Earlier today we reported on YouTube’s plans to roll out a new real-time product that adds a new social layer to YouTube, allowing friends to share the videos they’re watching with each other in real time, without having to turn to outside chat programs or Twitter.
I’ve just taken the new product for a spin, and it’s pretty clear this will add another dimension to YouTube’s virality and its role as a social site. Before now, there hasn’t been a particularly compelling reason to establish friends on YouTube, aside from subscribing to videos a user uploads. If you had a funny video to share, it was easier just to do it via IM. RealTime changes that.
RealTime appears as a toolbar at the bottom of every YouTube page with three main items. The most prominent button is an indicator showing when you have Realtime sharing turned on, obviously to ensure that you don’t accidentally share some videos you aren’t too proud of watching. The ‘Online Friends’ tab shows which videos your friends are currently watching (if any) and their recent history. It also allows you to send an invitation to come watch the video you’re watching, which will pop up on their screen (you can turn notifications off). This is where the real power of the new product lies, as it allows friends to instantly share videos with each other.
Finally, there’s a button for ‘Watching Now’, which allows you to see any random YouTube users who happen to be watching the same video as you. This isn’t a privacy issue because you’re only shown in the list if you opt-in, but it seems pretty pointless. A chat feature with other users could potentially be entertaining (though I’d hope for some decent filtering given the YouTube comments I’ve seen), but what’s the point of a list of people I don’t know?
Aside from that that, I have a few more gripes with the toolbar. Unlike the toolbar on Facebook and some other services, the YouTube toolbar disappears and reappears every time you load a page. This is hardly a game-breaker, but it’s still sort of annoying. I also think that there should be an option to have all of the videos your friends are watching pop up as notifications – in the current version, they have to invite you in order for a notification to appear. But the product is still an early Beta, so there’s still plenty of time for these issues to get squared away.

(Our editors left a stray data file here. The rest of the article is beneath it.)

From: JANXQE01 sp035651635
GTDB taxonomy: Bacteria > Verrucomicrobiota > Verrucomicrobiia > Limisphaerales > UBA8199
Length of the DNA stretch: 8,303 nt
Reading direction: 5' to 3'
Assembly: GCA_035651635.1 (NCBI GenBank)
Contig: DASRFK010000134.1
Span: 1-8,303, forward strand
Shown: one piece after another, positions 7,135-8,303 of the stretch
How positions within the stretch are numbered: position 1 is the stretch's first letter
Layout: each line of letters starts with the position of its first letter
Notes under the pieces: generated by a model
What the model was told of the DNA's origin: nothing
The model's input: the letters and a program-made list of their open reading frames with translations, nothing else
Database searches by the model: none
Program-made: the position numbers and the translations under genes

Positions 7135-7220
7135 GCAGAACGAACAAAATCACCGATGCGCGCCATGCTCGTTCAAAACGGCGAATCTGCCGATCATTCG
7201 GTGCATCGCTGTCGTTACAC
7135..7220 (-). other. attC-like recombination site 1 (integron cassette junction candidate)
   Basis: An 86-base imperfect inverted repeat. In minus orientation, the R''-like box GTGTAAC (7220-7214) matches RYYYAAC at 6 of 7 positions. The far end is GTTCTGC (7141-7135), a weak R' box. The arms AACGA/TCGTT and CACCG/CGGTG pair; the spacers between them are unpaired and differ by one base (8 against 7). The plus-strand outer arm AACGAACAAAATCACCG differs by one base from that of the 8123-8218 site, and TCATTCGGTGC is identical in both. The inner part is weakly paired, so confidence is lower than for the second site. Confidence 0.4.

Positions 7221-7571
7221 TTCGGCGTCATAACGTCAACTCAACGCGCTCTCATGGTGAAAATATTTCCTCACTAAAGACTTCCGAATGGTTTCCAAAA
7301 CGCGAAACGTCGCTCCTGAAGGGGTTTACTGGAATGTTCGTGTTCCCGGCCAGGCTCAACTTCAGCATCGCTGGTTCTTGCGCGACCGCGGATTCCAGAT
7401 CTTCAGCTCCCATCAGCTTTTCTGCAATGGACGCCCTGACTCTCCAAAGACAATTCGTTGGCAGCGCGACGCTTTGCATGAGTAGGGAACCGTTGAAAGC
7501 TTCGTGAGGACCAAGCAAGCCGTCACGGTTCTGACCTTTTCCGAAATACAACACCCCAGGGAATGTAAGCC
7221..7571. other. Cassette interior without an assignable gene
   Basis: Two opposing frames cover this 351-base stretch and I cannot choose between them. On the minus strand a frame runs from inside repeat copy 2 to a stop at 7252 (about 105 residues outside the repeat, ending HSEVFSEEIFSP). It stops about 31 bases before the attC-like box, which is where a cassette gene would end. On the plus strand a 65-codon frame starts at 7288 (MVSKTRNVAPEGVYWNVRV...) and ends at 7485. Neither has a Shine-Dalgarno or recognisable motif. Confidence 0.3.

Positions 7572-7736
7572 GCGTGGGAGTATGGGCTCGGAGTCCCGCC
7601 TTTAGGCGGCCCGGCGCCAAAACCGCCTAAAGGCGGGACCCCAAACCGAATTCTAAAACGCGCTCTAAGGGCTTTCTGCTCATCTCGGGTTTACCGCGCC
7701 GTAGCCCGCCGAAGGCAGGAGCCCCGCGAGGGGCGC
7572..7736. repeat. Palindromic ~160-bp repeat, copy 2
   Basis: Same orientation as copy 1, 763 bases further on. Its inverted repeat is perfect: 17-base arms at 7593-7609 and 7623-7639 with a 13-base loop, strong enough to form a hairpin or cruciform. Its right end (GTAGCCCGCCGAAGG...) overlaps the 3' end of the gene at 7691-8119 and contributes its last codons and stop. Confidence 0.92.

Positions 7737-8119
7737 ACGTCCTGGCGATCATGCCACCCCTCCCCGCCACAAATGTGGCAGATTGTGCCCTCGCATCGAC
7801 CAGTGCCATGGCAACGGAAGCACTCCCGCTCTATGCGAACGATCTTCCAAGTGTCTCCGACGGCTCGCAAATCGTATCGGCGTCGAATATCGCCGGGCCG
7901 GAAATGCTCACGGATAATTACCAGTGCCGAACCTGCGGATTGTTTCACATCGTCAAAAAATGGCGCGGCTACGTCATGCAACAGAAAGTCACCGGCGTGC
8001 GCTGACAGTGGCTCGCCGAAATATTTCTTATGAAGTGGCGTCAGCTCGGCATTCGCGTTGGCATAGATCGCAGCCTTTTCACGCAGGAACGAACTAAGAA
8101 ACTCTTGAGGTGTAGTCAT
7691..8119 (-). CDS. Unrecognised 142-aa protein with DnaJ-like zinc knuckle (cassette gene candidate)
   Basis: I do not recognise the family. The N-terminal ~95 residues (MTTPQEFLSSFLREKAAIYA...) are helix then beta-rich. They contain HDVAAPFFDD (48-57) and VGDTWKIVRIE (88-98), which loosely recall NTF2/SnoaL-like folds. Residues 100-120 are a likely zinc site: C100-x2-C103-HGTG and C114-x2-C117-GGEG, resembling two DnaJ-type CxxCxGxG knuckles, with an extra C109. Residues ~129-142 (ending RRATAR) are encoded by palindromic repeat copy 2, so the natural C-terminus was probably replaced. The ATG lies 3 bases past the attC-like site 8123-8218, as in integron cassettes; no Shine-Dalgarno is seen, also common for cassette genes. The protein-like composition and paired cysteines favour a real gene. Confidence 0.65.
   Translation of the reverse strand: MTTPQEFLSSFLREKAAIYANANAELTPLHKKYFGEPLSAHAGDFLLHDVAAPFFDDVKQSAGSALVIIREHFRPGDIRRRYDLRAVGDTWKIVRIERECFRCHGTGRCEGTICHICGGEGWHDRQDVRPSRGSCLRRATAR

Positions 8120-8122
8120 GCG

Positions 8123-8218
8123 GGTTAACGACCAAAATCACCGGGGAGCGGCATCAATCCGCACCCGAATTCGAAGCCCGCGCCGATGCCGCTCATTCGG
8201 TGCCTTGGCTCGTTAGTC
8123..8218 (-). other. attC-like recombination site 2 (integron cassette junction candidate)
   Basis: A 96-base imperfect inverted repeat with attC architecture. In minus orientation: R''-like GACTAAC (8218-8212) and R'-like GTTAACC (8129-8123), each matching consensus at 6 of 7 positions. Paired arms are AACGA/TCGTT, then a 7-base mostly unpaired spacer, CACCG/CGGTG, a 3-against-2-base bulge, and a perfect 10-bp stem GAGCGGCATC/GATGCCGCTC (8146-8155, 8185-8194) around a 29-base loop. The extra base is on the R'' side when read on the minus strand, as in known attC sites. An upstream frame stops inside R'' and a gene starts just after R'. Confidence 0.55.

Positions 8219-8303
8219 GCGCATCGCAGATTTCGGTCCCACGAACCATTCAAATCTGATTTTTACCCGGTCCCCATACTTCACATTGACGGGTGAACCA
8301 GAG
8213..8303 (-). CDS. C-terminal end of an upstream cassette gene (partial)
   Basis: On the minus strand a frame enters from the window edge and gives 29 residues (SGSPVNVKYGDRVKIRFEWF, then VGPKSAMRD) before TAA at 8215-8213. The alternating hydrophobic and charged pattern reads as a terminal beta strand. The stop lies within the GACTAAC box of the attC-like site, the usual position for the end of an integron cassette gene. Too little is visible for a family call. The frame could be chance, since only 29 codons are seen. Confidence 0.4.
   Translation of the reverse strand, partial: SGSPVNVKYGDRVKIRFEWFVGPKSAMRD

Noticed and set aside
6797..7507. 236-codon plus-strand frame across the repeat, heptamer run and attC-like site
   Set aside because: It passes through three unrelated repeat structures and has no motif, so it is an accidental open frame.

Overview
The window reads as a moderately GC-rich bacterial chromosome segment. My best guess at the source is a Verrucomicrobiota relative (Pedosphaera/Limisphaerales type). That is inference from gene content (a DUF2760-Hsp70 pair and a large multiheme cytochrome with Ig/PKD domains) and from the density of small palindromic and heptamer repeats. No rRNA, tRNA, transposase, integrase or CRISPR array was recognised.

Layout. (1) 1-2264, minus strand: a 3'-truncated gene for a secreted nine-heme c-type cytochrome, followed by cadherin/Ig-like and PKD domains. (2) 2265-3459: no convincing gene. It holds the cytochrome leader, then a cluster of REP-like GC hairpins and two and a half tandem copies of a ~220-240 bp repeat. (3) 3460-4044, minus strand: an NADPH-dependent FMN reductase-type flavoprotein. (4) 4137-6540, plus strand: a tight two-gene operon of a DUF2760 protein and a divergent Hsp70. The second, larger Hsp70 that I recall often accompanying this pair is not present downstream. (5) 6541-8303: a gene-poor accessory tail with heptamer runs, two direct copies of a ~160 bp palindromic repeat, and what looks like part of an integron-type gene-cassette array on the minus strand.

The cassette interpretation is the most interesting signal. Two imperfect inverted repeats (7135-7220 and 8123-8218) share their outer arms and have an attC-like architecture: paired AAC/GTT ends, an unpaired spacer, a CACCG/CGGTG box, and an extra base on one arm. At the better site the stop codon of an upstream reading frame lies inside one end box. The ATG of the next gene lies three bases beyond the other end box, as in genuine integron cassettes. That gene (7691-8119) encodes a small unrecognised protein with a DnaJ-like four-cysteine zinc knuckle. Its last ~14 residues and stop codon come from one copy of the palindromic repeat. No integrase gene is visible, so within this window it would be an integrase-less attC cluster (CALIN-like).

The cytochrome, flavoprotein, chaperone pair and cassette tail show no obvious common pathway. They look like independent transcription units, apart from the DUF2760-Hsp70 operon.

YouTube is using an invitation system to deploy RealTime, which in some ways parallels the approach Gmail took when that product first launched. Every user to get invited gets another 25 invites of their own, which makes invitations hard to come by at first, but sufficiently accessible to allow the service to grow quickly. In order to invite someone to RealTime, you have to become their friend on YouTube – you can’t just send them an Email to activate it. This is a bit of a hassle, but it also gives YouTube a chance to build out its social graph. That said, YouTube could make the process a little less difficult – in the current system, you have to first invite someone to become your YouTube friend before you can invite them to the Beta (you should be able to send a single link that accomplishes both).